New Haven Bee Hive Enigma
By: Bernard Biales, Calvet M. Hahn

Apr 1 , 2002

 

The Knapp ‘oracle’ cover is addressed to Mr. Day at New Haven and is identifiable by the shape of the 12½¢. The contents read as follows:

 

To the doom’d
When Roses bloom on Heda’s brow,
And violets vein the sunless snow,
When birds of Paradise can bear
Unchille’d Siberia’s desert air;
When man’s weak voice shall charm to sleep
The wild and tempest-shaken deep-
Then thou shall win the seeming good
Thou hast in vain so long pursued

New Haven Oracle

June 26, 1838

Kieffer noted that at the time of the original find, one copy was sold to Chambers, but it was not in the Paige Chambers’ sale nor is it in the Rhode Island Historical Society files, where some Chambers material ended up. A copy was sold to Harry Dunsmoor, allegedly for $40. The good material in the Dunsmoor holding was sold intact to Ed Mayer and was then in the H.R. Harmer sale of the Mayer material as it had not sold intact to Phillip Rust. In the Mayer sale it brought $1700, selling to Judge Fay. At the subsequent Fay sale at Robert A. Siegel it brought $675 from Henry Houser, but it was returned when it did not get a clean certificate as a postal marking. Arthur Warmsley then purchased it from the lawyers for the estate for a rumored $100. After Warmsley’s death, the remnants of his holding were sold at Kukstis where Bernard Biales acquired this cover.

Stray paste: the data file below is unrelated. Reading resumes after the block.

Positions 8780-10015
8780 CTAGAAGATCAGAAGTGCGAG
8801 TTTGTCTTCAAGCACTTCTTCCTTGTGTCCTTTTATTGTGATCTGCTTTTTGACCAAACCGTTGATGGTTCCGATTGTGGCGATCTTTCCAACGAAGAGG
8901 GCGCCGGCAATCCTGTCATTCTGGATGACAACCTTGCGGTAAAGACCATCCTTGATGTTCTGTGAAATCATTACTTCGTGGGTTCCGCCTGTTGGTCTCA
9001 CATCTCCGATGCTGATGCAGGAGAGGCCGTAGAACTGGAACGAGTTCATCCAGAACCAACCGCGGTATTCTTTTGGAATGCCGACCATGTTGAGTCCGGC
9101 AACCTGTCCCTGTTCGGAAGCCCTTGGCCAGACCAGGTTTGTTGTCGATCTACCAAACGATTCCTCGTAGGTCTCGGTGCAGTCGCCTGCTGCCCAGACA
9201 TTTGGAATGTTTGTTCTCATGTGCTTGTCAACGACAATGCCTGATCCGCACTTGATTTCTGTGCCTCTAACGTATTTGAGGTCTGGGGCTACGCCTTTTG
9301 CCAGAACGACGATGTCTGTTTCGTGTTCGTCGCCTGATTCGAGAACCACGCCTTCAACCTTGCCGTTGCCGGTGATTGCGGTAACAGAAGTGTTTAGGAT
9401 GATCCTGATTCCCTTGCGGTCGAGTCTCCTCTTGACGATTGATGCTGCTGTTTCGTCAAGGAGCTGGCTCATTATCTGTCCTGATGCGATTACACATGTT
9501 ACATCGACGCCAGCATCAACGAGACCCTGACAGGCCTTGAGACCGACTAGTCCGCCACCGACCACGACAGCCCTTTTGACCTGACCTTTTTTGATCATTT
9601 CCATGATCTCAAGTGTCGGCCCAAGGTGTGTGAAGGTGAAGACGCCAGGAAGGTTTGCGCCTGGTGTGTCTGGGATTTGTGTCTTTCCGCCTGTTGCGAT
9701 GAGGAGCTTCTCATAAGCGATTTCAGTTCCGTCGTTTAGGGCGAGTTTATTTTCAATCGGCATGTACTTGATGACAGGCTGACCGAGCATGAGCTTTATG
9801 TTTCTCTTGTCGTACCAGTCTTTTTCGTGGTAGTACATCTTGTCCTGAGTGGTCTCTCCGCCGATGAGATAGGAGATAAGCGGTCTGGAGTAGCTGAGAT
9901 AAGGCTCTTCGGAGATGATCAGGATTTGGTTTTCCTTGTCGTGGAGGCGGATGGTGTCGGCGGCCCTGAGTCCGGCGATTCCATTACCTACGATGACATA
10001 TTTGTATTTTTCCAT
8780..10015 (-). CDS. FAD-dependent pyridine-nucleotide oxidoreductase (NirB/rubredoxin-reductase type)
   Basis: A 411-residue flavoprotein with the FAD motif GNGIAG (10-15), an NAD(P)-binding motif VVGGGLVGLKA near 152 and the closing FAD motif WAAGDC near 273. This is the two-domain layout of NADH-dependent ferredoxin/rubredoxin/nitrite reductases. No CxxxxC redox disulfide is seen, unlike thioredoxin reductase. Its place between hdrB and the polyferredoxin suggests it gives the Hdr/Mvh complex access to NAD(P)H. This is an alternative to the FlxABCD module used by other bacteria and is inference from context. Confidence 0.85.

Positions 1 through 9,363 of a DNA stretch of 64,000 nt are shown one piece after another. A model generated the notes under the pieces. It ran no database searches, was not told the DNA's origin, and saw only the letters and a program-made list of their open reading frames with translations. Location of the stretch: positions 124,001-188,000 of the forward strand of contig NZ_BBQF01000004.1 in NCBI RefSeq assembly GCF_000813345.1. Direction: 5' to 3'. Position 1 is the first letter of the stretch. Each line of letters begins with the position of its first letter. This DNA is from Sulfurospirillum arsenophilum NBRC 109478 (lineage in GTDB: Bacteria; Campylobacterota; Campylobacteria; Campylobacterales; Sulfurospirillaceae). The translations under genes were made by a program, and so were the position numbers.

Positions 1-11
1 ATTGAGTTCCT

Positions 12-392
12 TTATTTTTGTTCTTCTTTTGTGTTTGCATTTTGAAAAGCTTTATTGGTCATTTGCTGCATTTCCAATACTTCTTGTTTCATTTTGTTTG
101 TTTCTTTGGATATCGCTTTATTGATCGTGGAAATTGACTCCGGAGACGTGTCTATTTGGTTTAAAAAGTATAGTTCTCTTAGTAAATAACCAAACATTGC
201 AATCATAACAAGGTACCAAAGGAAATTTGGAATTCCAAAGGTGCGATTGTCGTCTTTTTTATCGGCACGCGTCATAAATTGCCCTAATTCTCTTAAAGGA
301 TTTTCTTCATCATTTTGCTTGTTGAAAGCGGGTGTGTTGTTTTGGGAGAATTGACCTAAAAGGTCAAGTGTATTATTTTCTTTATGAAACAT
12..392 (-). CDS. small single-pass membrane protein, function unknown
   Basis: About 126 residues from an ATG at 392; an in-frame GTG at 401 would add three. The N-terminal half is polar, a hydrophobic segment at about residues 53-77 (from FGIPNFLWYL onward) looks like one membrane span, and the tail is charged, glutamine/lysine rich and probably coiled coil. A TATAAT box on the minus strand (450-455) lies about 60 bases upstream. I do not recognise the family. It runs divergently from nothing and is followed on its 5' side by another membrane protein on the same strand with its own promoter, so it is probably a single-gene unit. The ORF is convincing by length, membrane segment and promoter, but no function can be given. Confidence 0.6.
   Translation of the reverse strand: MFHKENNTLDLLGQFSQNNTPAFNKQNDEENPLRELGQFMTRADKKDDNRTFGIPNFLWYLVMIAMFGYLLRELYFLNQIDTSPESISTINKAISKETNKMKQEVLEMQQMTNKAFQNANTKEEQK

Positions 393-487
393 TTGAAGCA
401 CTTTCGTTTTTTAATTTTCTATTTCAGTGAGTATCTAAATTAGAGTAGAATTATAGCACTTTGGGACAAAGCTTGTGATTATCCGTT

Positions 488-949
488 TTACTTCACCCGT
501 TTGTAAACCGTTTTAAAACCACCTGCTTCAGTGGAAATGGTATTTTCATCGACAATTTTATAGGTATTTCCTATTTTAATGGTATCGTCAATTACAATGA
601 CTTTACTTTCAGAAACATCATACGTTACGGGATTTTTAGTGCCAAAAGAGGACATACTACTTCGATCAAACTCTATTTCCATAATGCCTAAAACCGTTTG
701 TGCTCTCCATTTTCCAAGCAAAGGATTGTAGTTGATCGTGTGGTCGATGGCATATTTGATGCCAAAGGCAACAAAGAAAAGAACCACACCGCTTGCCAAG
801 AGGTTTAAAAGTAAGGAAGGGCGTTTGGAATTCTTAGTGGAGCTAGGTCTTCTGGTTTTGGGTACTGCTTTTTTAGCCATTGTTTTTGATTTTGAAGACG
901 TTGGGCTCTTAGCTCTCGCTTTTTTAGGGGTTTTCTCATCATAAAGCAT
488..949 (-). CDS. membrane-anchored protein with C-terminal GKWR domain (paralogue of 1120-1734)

The text of the Dunsmoor cover reads as follows:

“Sir – I am commissioned by Miss F.A.C., of this city to inquire into the reason of your distance to her, after what ( ) last fall have you forgotten your passionate ( )? Do you consider yourself bound both morally and honorably to fulfill you engagement with her? Are you aware that your ( ) has a direct tendency to break her heart. She loves you dearly. Has she given you any cause to neglect her: I feel it to be my dut6, being her relative, to demand your intentions. I am very respectfully,
Geo. A. Drake”

The third cover of the original find was sold to F. A. Eaton for $5 because it was supposedly in a fire and water damaged, so that Kieffer had to retouch it before selling. It was later bought back by Kieffer. It then went to auction in the 1960s and again in the 1970s where it supposedly brought $3,500 from Henry Houser. It later went along with his New Haven material in a Siegel sale to a dealer who resold it to Andrew Levitt for one of his clients.